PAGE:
The 2008 Presidential Election
The 2008 U.S. presidential election was the 56th quadrennial presidential election. Barack Obama, the junior U.S. senator from Illinois, was nominated as the Democratic candidate while John McCain, the senior U.S. senator from Arizona, was nominated as the Republican candidate. Joe Biden, U.S. senator from Delaware, was later chosen as Obama's running mate. Meanwhile, Sarah Palin, governor of Alaska, was chosen as McCain's running mate. Barack Obama won the election by a historic majority vote .
Obama Taking Oath of Office
After winning the 2008 presidential election, Barack Obama was sworn into office on January 20, 2009.
The 2008 presidential election was exceptional in many ways. It was the first U.S. presidential election in which an African American was elected president, having also been the first African American to be nominated by a major party. Obama also received the highest number of votes in the history of U.S. presidential elections. In addition, the 2008 presidential election was the first time that both major party candidates were sitting U.S. senators. The election was also characterized by high levels of public interest and engagement. Social media sites joined traditional forms of campaign activity to generate increased election interest.
Stances and Campaign Strategy
Obama's overwhelming presidential win can be attributed to many factors. His strong opposition to the war in Iraq was a view embraced by many Americans. Meanwhile, McCain supported the war; his statement that the U.S. could be in Iraq for the next 50 to 100 years proved costly, even though it was intended as a peacetime presence. Obama was more successful than McCain in separating himself from the unpopular George W. Bush administration. The downturn in the economy provided an additional boost to the Obama campaign after McCain made comments that portrayed him as out of touch with the average American and the economic plight of the nation. The use of social media websites was another factor better handled by the Obama campaign, and one that appealed to many young voters.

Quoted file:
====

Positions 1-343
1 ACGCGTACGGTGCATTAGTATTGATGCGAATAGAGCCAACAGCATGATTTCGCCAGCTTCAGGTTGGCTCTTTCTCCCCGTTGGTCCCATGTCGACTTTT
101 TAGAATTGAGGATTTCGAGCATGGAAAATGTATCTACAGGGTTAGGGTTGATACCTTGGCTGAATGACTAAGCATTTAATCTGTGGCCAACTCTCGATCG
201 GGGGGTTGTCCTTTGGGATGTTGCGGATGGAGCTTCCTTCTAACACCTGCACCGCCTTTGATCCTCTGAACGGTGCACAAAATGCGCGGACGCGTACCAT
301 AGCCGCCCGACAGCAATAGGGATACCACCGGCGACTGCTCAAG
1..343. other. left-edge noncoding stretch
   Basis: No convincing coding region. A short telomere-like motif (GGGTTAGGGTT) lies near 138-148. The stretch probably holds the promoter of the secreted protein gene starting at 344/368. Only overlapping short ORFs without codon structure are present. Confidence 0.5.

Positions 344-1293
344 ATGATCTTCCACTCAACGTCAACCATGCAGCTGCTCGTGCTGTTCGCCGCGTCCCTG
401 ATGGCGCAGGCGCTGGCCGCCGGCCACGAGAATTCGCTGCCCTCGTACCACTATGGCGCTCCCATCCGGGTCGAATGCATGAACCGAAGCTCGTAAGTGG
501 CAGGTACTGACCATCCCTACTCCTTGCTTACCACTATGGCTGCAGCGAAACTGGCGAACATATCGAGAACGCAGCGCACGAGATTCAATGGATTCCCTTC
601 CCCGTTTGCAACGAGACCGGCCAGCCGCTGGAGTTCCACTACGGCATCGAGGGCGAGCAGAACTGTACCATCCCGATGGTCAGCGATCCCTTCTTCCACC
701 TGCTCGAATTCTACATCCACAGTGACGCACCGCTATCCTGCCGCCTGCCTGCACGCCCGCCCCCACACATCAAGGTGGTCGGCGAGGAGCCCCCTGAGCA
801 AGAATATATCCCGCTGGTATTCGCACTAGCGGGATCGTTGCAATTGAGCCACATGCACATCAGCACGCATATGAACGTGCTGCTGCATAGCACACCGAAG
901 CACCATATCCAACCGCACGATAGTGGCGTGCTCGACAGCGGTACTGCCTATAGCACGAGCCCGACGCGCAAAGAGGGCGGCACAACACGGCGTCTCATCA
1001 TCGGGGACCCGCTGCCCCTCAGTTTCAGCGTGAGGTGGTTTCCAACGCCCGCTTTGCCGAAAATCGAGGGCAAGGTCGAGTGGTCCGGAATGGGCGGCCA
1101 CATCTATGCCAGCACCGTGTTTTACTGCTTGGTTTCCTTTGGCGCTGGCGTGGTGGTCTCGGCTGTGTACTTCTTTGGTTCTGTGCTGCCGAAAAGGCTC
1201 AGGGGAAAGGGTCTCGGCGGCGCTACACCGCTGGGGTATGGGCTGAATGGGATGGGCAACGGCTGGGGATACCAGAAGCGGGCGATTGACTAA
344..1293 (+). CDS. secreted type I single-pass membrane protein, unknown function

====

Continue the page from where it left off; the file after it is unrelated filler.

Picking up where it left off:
In general, the Obama campaign was much more adept at emphasizing the change and experience Obama would bring to the presidency, and distancing itself from the Bush administration, than was the McCain campaign. The Obama campaign also emphasized the experience Hillary Clinton would carry as Secretary of State. Meanwhile the McCain campaign introduced Sarah Palin as the vice presidential candidate hoping to balance McCain's more extensive experience with the potential of a relatively unknown politician. However, Palin was often painted by the media as lacking knowledge on key issues. Although Palin appealed to the conservative base of the GOP, there remained the fear that her conservative views would alienate moderates and independents.
The 2008 U.S. presidential election took place on November 4, 2008. While John McCain won the majority vote in traditionally Republican states and in his home state of Arizona, Barack Obama's wins in his home state of Illinois, the Northeast, and the swing states of Ohio and Pennsylvania precluded a McCain victory. Obama also won some of the southern states and the contested states of Iowa and New Mexico. The projected electoral vote count came to 365 for Obama and 173 for McCain.